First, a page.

Go listen to some music and spot how many autistic musicians are in that orchestra etc.
Walk into any large Professional Practice in the UK - accounts, law, surveying, etc - and look at how many autistic people are in there, diligently providing excellence.
Go into healthcare places and look at the autistic healthcare professionals.
Wander into the places of faith, and listen to autistic leaders.

1 in 30 of the population around you.
Providing love, care, generosity. Perhaps specialist skill.  Passionate interests.  Watching out for danger for you.

Next time you're told there may be a future with us still in it, the words you're looking for are 'Hurrah!' and "Yes please!'  Because the world needs all kinds of minds, and all kinds of people.  It's better because we're here.  And it's better because you're here too.

Thank you for listening.

Wednesday 15 August 2018

Autism, School, Exclusion. What's fair?

Classroom seen as a mass of confusing colours and shapes

The picture shows a school classroom as I see it, as an autistic person.  A kaleidoscope of shape and blinding lighting, with vague outlines which are probably other students.  Deafening noise.  The stench of different smells.  The confusion of many voices, including some heard through walls from neighbouring halls and classes.  School uniform that feels like barbed wire on my skin.

In the chaos, a different voice which I have to try to listen to.  It's so hard.  My brain doesn't want to tune the rest of the noise out.  Apparently I've been asked something, but I miss it.  The voice gets more strident, the class turns to look at me.  The intense stares overwhelm me.  The person next to me jostles me and it feels like an electric shock on my skin.  Only six more hours of hell to go.... only six....

Some of our autistic pupils simply cannot do this alone, without 'time out' to recover from the pain and exhaustion during the school day.  Not for hour after hour of puzzling painful chaos.  

Some will respond by 'shutting down', e.g. going quiet and still, as if they are ignoring the teacher and the instructions.  It's a desperate emergency strategy by their overloaded brain, allowing it to stay at least partly functional.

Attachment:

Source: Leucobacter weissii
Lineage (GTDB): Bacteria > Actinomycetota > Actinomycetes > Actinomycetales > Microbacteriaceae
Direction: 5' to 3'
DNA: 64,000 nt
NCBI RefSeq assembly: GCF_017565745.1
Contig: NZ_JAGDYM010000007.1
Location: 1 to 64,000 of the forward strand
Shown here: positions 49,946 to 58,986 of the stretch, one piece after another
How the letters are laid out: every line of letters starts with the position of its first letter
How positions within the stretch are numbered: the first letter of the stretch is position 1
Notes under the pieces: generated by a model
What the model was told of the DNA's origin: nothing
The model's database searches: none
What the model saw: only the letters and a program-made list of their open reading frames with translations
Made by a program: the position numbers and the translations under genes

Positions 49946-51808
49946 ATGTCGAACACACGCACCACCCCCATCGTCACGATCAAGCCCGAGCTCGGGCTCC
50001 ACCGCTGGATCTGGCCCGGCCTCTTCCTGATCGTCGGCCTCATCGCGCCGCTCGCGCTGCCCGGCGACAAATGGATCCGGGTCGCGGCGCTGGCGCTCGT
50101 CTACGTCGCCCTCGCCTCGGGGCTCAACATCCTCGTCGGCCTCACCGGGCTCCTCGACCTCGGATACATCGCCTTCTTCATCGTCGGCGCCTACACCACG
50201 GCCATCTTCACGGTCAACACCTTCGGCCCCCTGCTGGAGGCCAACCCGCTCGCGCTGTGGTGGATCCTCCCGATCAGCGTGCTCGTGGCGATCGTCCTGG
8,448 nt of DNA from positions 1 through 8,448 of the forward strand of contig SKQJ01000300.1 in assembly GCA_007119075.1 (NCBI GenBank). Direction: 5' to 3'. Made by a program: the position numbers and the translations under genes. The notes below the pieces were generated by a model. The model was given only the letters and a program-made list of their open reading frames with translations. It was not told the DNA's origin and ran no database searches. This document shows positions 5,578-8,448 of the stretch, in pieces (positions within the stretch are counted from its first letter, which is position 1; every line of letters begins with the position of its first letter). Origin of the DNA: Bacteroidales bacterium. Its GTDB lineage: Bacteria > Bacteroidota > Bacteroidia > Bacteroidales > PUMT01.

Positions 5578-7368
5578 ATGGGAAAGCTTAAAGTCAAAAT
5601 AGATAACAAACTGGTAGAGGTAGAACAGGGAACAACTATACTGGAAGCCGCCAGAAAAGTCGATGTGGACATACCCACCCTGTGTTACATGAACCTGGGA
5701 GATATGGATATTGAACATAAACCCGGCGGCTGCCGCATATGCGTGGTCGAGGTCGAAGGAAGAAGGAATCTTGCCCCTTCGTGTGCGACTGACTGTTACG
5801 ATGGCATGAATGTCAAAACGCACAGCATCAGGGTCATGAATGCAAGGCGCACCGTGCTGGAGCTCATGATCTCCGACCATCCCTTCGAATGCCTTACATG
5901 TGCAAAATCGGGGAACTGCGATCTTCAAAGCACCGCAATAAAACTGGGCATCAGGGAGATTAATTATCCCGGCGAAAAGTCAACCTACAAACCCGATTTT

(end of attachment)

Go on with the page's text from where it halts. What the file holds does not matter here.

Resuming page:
Others will go eventually into meltdown, if not allowed escape or respite from the hell.  An involuntary state, in the same way that an epileptic seizure or  a diabetic incident is not a 'choice'.  It's not a display of anger to get their own way.  They may be so anxious, so utterly overwhelmed, that they will push others, flail their arms, sound angry, when in fact they are terrified,exhausted, overwhelmed.

How would you be responding, if that was your experience, day after school day, endlessly repeating?  We've turned classrooms into a hell for autism.  Fluorescent lighting. Endless noise.  Everywhere, bright patterns and overloading information. Groupwork and social time. Crowded hallways and relentless academic pressure.  Autistic children mostly could cope in the quieter schools of decades ago.  Not a hope now.  Generalising of course.  Some can cope, just about.

There's been a Court case in the UK.  A Judge has noticed that a lot of autistic pupils are excluded from school, for having meltdowns.  The Judge also noticed that some schools were doing almost nothing to help those young people to cope.  It was unfair, the ruling said.  We cannot simply exclude autistic pupils for entering meltdowns. Meltdowns are part of autism for a good number of autistic young people.

I'm personally glad of the Ruling from the Court.  Whilst mindful that of course everyone needs to be safe, the way to achieve safety is to stop hurting the autistic children.  Punishing them for responding to pain is not something any of us need to do.

What  schools need to do is to understand autism.  In understanding it, we can help to stop putting the children in pain and exhaustion.  It's actually quite easy.  And quite cheap.

Make sure your school is getting really good autism training, from autistic experts and our allies.